Death by the tiered bullpen is the most agonizing death of all

So here’s last night’s situation: two outs, bottom of the sixth, Angels have the bases loaded with a 6-5 lead and Kendrys Morales at the plate. Morales is a very dangerous hitter, to be sure, but he’s also got a pretty severe platoon split, and is much weaker from the right side of the plate than the left, boasting a career wRC+ of 73 against southpaws, compared to 129 against right-handed pitchers. Joe Girardi had called on right handed specialist Cody Eppley to pitch to the top of the Angels’ lineup three batters prior and, after retiring Mike Trout, Eppley allowed a two out infield single by Maicer Izturis before walking Albert Pujols to load the bases for Morales. Sensibly not wanting Eppley to face a left-handed batting Morales in that situation, and looking dead in the eye of a spot seemingly tailor made for his best left-handed reliever, Girardi called on…David Phelps to pitch to Morales. Predictably enough Morales doubled in a couple of insurance runs to push the Angels lead to 8-5, a fact that would prove incredibly consequential when the Yankees scored three runs in the next inning.

So, you ask, what was Girardi’s logic in going against the binder in that situation? ““If I was going to turn him around I was going to do it with Boonie, and Boonie’s one of the guys I use in the seventh and the eighth now,” is honest-to-goodness how Girardi explained it. “So I just felt it was too early.” Thankfully, he did find occasion to use Logan against Morales eventually; with two outs and no one on in the eighth inning. Logan struck Morales out on a slider to record the only out he’d be asked to get on the night, just before Cory Wade gave up Mark Trumbo‘s walk off home run to lead off the ninth.But hey, the Yankees did hold the Angels scoreless in the seventh and eighth innings which completely negated the two runs that scored in the sixth inning, right?

Whoops, I promised myself I wouldn’t be snarky or sarcastic in this post. Oh well, I don’t have the patience for earnest commentary on this topic anymore. If someone can’t understand why you don’t want the other team to come out ahead in the game’s biggest moments because you’re more worried about making sure your best reliever is available to pitch a relatively meaningless out two innings later, I honestly don’t know what to do other than make fun of them. If that person happens to be the manager of a Major League Baseball franchise, then his team deserves to lose, and he deserves all of the second guessing he gets after the fact (and just think, I haven’t even mentioned the runs you could arguably attribute to Girardi’s decision to squeeze as many innings as possible out of Phil Hughes even after it was obvious that the starter didn’t have his stuff last night). I can understand, appreciate even, that relievers like to have some defined sense of what their role is, but defining that role on the basis of what inning it happens to be is senseless, especially where left-handed relievers are concerned.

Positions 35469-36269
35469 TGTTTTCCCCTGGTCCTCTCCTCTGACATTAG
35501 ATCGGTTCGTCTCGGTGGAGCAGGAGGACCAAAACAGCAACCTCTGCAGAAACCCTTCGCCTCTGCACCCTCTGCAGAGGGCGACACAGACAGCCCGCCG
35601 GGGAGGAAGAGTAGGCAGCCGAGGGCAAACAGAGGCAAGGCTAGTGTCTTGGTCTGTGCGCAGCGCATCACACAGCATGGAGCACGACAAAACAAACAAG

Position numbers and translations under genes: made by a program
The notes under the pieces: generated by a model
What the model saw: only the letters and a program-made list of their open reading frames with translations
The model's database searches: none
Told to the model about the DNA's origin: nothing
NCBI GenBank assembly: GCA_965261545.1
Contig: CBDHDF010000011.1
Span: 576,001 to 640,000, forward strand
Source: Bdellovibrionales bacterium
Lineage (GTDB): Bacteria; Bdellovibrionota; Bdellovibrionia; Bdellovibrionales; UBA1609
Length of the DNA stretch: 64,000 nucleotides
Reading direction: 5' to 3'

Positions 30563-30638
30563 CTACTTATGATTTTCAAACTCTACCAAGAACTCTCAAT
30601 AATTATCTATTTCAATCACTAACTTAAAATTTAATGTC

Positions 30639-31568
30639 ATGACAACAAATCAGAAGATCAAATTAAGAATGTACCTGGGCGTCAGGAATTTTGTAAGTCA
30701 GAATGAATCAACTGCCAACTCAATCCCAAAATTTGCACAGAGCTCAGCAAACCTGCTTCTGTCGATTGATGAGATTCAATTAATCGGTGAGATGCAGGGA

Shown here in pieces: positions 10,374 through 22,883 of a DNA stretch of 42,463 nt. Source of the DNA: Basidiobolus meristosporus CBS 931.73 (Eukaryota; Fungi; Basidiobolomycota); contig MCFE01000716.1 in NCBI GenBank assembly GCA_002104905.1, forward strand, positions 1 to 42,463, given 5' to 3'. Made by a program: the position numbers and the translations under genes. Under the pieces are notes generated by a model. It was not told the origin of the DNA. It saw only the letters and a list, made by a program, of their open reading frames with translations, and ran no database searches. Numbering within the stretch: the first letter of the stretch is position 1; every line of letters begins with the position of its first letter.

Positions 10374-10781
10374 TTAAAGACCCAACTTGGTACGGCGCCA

Bottom line, the Yankees lost a game they should have won last night, and a completely indefensible decision by the manager stands as one of the most direct reasons why. You can draw the conclusions you want to draw from that.

*Girardi’s decision to make Eric Chavez an everyday player against right-handed starters with Brett Gardner still on the disabled list, even though it means making Raul Ibanez a regular outfielder, has proved to be pretty close to inspired, as Chavez is hitting well and Ibanez isn’t threatening the existence of the game itself in the field. It would have been easy to take the path of least resistance and stick Dewayne Wise out there in place of Gardner, but Girardi instead has found what’s probably his ideal lineup at the moment. Kudos.



About Brien Jackson

Born in Southwestern Ohio and currently residing on the Chesapeake Bay, Brien is a former editor-in-chief of IIATMS who now spends most of his time sitting on his deck watching his tomatoes ripen and consuming far more MLB Network programming than is safe for one's health or sanity.

3 thoughts on “Death by the tiered bullpen is the most agonizing death of all

  1. Ibanez is looking fine; glad, if surprised, to see you acknowledging that.

    Only one tiny comment – if Joe had pulled Phil as soon as it was apparent that "the starter didn't have his stuff last night." – both starters would have been long gone by the 2nd inning. I actually thought Phil got it together a little in the 4th; why not see if he improved or stayed the same in the 5th?

    OTOH, absolutely right – nfi why he brought Phelps in – have to think the only guy who DIDN'T see that ending badly was Joe.

  2. Very disappointed in bullpen decisions. No way to resist writing this article.